The Open: Tourism NI says cost 'commercially sensitive'
The total amount of public money used to help bring The Open golf championship to Royal Portrush is not being released.
The main tourism development body in Northern Ireland, Tourism NI, said the figure is "commercially sensitive information".
Tourism NI has predicted an economic boost to the economy of more than £100m as a result of the tournament.
But no figures are available for how much money it spent.
The Department for the Economy also declined to give any detail.
A spokesperson said: "Government funding to support the hosting of The 148th Open is commercially sensitive information.
"The benefits of hosting The 148th Open will greatly outweigh the investment with regards to value for money."
However, other departments were prepared to release figures.
The Department for Infrastructure said it contributed £937,000 towards the cost of redeveloping the train station at Portrush.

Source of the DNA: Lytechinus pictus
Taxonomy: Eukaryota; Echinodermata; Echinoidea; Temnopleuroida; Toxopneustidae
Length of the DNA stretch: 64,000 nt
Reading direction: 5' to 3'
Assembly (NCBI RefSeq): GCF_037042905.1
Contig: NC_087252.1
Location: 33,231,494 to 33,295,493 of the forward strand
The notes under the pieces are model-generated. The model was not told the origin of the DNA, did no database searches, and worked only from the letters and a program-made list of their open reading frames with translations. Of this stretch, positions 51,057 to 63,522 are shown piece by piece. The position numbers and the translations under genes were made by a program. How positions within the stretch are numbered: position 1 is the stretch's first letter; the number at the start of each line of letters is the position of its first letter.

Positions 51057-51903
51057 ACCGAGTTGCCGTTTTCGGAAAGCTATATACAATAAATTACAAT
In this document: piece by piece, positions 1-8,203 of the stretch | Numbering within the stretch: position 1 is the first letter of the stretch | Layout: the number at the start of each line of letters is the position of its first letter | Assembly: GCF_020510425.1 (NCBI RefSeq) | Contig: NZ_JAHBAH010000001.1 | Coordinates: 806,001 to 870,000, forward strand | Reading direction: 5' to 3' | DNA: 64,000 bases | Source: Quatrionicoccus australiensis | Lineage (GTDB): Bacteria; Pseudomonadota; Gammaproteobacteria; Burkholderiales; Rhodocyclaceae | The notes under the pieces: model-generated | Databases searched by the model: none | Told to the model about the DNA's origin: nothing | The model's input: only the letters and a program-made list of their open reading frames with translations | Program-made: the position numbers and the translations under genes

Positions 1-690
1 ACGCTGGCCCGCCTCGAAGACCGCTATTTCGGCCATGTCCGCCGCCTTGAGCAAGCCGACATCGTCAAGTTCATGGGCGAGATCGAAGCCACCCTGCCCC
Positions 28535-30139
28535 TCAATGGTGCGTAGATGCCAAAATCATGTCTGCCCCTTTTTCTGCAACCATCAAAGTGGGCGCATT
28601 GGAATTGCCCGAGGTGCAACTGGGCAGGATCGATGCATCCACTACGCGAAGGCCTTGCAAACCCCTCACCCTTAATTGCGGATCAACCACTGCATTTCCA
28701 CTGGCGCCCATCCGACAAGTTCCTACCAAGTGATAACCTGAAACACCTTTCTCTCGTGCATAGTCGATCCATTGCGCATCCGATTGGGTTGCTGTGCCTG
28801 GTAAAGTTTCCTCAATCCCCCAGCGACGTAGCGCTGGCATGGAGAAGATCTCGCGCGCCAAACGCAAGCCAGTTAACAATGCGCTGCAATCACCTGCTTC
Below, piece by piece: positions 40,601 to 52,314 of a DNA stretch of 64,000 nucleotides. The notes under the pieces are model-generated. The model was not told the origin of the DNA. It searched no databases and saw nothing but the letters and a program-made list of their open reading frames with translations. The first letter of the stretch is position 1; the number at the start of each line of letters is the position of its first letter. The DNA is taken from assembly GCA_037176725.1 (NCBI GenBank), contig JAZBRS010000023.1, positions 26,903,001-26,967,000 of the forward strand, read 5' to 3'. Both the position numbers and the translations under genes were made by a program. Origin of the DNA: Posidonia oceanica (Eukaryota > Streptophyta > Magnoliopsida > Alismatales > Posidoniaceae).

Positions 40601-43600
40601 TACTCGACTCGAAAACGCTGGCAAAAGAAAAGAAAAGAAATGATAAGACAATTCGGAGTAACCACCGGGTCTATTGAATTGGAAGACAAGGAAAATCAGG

The Department for Communities spent £11m on a Portrush regeneration programme. Another £6m has been earmarked for more improvements in the next three years.
The Open is expected to return to Royal Portrush within the next decade, though no date has been confirmed.
Last year, the championship was played at Carnoustie in Scotland.
The main tourism body in Scotland, Visit Scotland, has revealed it contributed £255,000.
The Open at Royal Portrush was a sell-out, with more than 230,000 spectators during the week and was won by Irishman Shane Lowry.
The Open at Royal Portrush
68years since NI hosted
£80mboost to economy
It was the first time the championship had been played at Portrush since 1951.
The local council also helped to facilitate the event.
A spokesperson for Causeway Coast and Glens Council said £350,000 was spent on The Open.
"The money was used for the following purposes: appointment of project manager; complimentary events, branding and animation; business engagement and development and the physical presentation of Portrush," said the spokesperson.
On Monday, the chief executive of Tourism NI, John McGrillen, described The Open as a 'watershed' moment for Northern Ireland.
"The fact the R&A have come here and had the confidence to bring a world class event, and the coverage that has had, will change people's perceptions of this place forever.
"This has galvanised the whole of Northern Ireland."